So, the latest tv program based on a comic book property debuted on Monday. Gotham had a huge push from it’s inception. There was a bidding war for the pilot, which Fox won by offering a series commitment. Also, it’s show centered on Batman mythos.
Now I’ve got a conflicted history with tv shows based on comic books. As a comic book fan, I try my best to support them. But as a relative tv snob, they can be a challenge to sit through.
For instance, I watched roughly half of Smallville as it aired. I watched the first five seasons for a few reasons, primarily because I wanted to support the concept of adapting comics to shows. After a certain point it became a guilty pleasure and then I stopped watching it.
I did the same thing with The Walking Dead, where I actively supported it in the beginning and then slowly backed off. I’m still in the “begrudgingly supporting” phase of Agents of S.H.I.E.L.D.
Arrow didn’t get my support. I’m not the biggest fan of Green Arrow and to me it felt like Los Hermanos de Warner realizing that they couldn’t do an actual Batman tv show, and doing the next best thing by making Arrow. Plus it was on the CW and I still had memories of Smallville.
And with that heavy history is how I entered into the prospect of Gotham.
Granted Gotham did have a couple things working in it’s favor. It features Donal Logue and Ben McKenzie, two of the leads from two of my favorite “cancelled before their time” shows (Terriers and Southland, if case you were wondering.)
Still, I was hedging my bets. I didn’t want to get my hope up too high for Gotham. I’d heard the deafening hype, but I was still worried that the show would be a disappointment. I’m glad to say that for the most part I had no reason to worry.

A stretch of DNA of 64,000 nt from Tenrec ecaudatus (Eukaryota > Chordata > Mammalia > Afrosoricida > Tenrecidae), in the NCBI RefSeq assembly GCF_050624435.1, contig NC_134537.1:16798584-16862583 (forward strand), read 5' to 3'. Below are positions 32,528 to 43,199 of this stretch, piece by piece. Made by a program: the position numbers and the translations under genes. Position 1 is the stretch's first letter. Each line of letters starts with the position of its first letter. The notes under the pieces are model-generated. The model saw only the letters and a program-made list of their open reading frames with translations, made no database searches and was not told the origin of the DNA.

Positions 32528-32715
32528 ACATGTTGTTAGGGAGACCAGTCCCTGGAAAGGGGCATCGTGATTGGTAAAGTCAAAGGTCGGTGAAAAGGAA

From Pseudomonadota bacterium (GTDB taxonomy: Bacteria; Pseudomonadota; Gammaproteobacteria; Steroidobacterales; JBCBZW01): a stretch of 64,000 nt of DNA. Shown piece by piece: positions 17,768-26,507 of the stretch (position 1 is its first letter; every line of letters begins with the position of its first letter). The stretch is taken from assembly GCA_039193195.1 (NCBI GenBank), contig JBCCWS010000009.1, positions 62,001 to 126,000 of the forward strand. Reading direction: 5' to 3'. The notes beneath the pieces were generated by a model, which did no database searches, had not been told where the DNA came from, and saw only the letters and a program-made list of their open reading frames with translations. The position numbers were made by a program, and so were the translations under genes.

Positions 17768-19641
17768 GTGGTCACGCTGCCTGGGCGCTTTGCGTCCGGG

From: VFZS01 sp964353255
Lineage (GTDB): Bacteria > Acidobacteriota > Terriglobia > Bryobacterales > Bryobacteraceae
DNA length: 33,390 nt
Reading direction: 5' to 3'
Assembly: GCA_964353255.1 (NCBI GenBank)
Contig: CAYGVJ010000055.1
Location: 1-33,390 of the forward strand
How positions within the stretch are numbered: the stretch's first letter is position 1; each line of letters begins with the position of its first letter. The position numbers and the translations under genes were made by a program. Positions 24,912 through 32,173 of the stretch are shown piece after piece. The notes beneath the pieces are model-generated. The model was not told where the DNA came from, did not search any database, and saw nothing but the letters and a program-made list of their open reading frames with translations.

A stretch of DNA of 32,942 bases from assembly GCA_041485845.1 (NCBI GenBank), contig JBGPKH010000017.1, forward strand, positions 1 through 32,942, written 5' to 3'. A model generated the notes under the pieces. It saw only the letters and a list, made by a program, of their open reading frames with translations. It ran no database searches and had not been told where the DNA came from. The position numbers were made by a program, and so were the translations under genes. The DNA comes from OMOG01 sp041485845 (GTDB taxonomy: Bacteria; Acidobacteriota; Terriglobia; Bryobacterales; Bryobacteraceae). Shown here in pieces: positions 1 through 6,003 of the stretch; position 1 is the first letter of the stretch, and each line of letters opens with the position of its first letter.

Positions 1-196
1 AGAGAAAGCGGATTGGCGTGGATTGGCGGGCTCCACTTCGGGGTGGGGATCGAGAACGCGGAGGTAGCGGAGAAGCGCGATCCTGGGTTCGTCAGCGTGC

The show does a good job of setting up the major players in Gotham. It provides the landscape and establishes where the characters lie. The casting is pretty solid. Also, it borrows liberally from Gotham Central, which is comic that should be a part of every fan’s collection.
I’m happy to say that I’ll be tuning in on Mondays to check out how this show progresses, despite knowing how things end up. But that brings me to my problem with Gotham.
It’s Bruce Wayne.
The dirty secret is that Bruce Wayne is the least interesting person in Gotham. Everyone else has layers and dimensions. Not Bruce he’s one-dimensional. And this isn’t me talking about the show Gotham, this is me talking about Bruce in comics too.
Using the Wayne murders as an entry point for the show is smart. But keeping Bruce as a regular on the show is just a poor idea. Personally I feel it’s going to drag the show down and prevent it from being truly great and compelling.
And I completely get why Bruce is part of the show; why would a network executive green light a show about Gotham that doesn’t feature Bruce Wayne? Most people who aren’t comic fans, don’t realize the depth that can be found in Gotham mythos, so you sort of need Bruce to anchor the show.
But Bruce will be the anchor that drags the show down.
Having him and Alfred pop up every five or six episodes would be perfectly fine. But coming up with a reason for Jim Gordon to travel to Wayne Manor on a weekly basis to tell them that the case of the Wayne’s murder is progressing will get really old really fast.
Also, having Jim Gordon as a part of young Bruce’s life, sort of fills a void that’s necessary for him to end up becoming Batman.
Seeing that Bruce and Gordon are interacting in next week’s episode caused me to roll my eyes. I really enjoyed the show, but that’s one aspect where I think they’re dropping the ball. Hopefully once Gotham proves itself as a concept, they’ll move away from Wayne Manor.
Well, those were my thoughts on Gotham. How did you feel about the latest adaptation of the Wayne Murders?
It’s Wednesday, go out and pick up some fresh new comics from your local comic shop.
Tags: AMC's The Walking Dead, Arrow, Gotham, Gotham Central, Marvel's Agents of S.H.I.E.L.D., Smallville, The Walking Dead, Wednesday Comments